Joint discomfort brought on by lupus may be relieved by an investigational medicine that has been demonstrated to alleviate rashes in patients with the disease.
Lupus is an autoimmune illness that affects up to 1.5 million people in the US and occurs when the body’s immune system mistakenly attacks its own blood vessels, joints, skin, brain, lungs, and kidneys.
According to a research trial, patients with lupus who took litifilimab experienced significantly less joint discomfort and edoema than those who took a placebo.
The new medication is a monoclonal antibody administered as a shot. These are synthetic compounds that target particular cell proteins. In this instance, the medication goes after blood dendritic cell antigen 2. (BDCA2). The plasmacytoid dendritic cells (PDCs) that produce type 1 interferons and other inflammatory chemicals also contain this protein.
The study’s lead author, Dr. Richard Furie, stated that there is “a lot of evidence that interferon is important in lupus.” He is a professor at the Feinstein Institutes for Medical Research in Manhasset, New York, and the chief of rheumatology at Northwell Health in New Hyde Park, New York.
The manufacture of type 1 interferon is stopped when the antibody binds to BDCA2 and the protein is internalised, he said. Litifilimab only puts the cell to sleep; it does not kill it.
Although the new medication appears to help reduce other inflammatory proteins linked to lupus, type 1 interferon is still its main target, according to Furie.
102 lupus patients with at least four sore and four swollen joints participated in the study and were given a 450 mg dose of litifilimab or a placebo for 24 weeks. Every four weeks, a dose of the medication is administered.
The researchers discovered that patients who received litifilimab experienced fewer swollen and sore joints than those who received a placebo.
The new medication not only reduced joint symptoms but also reduced skin rashes and had a “very robust” impact on a scale assessing all-around lupus symptoms and activity, according to Furie.
This medication is excellent for treating skin conditions, and based on the strong response, it is also effective against all forms of lupus, not just arthritis, the doctor stated. The new trial was supported by the pharmaceutical company Biogen.
The novel medication is now moving on to larger Phase 3 trials to evaluate its safety and efficacy. Furie hoped that it would then continue to advance toward the United States. approval from the Food and Drug Administration.
The future is promising, he declared. Lupus medication development is quite active, and results are already becoming apparent.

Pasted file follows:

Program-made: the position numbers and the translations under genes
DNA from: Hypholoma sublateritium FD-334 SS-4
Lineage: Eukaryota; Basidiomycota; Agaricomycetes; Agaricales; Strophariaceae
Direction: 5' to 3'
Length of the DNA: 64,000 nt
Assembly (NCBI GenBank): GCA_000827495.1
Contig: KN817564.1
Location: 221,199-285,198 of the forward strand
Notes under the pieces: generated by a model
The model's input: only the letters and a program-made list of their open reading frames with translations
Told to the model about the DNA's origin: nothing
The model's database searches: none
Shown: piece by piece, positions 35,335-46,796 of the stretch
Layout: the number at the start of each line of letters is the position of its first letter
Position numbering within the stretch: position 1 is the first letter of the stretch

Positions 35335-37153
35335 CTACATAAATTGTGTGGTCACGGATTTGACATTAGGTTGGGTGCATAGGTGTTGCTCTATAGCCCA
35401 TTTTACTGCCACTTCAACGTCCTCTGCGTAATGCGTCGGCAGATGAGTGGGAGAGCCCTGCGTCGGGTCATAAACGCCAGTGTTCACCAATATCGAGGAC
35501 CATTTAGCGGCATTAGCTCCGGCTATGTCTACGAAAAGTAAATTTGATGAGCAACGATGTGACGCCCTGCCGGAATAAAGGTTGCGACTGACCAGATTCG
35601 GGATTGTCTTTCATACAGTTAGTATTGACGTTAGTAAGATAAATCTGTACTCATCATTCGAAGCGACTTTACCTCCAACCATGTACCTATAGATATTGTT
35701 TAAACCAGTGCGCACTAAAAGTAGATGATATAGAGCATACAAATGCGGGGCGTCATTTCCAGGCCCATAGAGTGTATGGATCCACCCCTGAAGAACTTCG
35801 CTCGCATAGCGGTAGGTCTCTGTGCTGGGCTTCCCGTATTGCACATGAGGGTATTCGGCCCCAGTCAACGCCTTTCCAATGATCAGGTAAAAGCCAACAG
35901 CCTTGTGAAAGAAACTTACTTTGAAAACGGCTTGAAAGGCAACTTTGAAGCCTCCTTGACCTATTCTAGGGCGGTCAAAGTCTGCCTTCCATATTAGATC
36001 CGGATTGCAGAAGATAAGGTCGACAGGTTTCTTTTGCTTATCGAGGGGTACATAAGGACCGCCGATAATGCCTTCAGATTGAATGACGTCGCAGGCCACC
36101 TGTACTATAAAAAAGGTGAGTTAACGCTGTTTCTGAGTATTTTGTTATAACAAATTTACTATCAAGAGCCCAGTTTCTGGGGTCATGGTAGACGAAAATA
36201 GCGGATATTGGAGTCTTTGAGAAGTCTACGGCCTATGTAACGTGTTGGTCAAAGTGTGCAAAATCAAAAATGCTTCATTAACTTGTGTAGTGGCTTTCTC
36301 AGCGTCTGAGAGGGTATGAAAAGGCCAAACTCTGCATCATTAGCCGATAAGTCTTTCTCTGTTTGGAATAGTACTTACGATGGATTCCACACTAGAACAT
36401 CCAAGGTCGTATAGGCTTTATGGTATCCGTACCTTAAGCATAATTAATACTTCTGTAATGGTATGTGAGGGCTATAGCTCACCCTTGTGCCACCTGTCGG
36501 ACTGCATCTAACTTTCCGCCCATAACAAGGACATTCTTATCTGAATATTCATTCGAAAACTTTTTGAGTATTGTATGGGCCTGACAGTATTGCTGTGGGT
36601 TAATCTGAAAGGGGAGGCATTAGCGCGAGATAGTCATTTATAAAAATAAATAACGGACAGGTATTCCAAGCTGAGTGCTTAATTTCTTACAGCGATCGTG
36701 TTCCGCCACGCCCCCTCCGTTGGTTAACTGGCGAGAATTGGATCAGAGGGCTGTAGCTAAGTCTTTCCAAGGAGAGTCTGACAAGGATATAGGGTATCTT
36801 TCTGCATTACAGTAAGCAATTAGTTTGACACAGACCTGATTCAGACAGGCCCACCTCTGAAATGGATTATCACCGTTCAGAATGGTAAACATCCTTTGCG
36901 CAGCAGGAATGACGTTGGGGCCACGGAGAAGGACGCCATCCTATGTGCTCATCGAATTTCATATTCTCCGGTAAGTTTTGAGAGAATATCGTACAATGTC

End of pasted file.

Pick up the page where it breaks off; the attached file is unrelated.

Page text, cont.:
The New England Journal of Medicine published the findings in its issue on September 8. The same publication released encouraging results for the use of litifilimab in the treatment of cutaneous lupus in July.
The most recent findings were accompanied by an editorial written by Dr. Daniel Wallace, a rheumatologist and professor of medicine at Cedars-Sinai Medical Center in Los Angeles.
Wallace declared that the medication “shows promise for both systemic and cutaneous [skin] lupus.”
However, those who used the medication did had an increased risk of getting shingles.
Before starting this medication, patients would be urged to receive the shingles vaccine, according to Wallace. Additionally, this is advised for a different lupus medication that was authorised in August 2021 that targets interferon.
Before litifilimab is allowed, more research is required, he said.
The main issues that need to be looked into, according to Wallace, are how the medication affects individuals of colour, who were underrepresented in the study, and how it affects those with significant, organ-threatening diseases.
He pointed out that people from racial and ethnic minority groups are more likely to acquire severe lupus and that their rates of lupus are disproportionately higher.
Dr. Jill Buyon, a rheumatologist, is cautiously optimistic regarding the new medication and the current lupus therapy pipeline. She is in charge of running NYU Langone’s Lupus Center in New York City.
She added of litifilimab, “I am persuaded not only by the clinical findings but also by the mechanism, which is upstream of interferon signalling and more directly targeting the source.
According to Buyon, who is unrelated to the current research, it is still too early to determine which lupus patients might respond to the new medication the best.
The new medicine is fascinating because it’s very focused, seems to be pretty successful for arthritis, and comes on the heels of the cutaneous [skin] study, she said. “Arthritis is an unmet need in lupus, and we have not had a whole lot of success treating it.”
More lupus medications are unquestionably required as the ones currently available only function occasionally in some patients, according to Buyon.
Precision medicine, or matching medicines to individuals based on extremely specific aspects of their condition, is anticipated to play a significant role in the future of lupus treatment.
In order to employ precision medicine for the first time in lupus, she continued, “we are now searching for mechanisms that will be more and more specific.”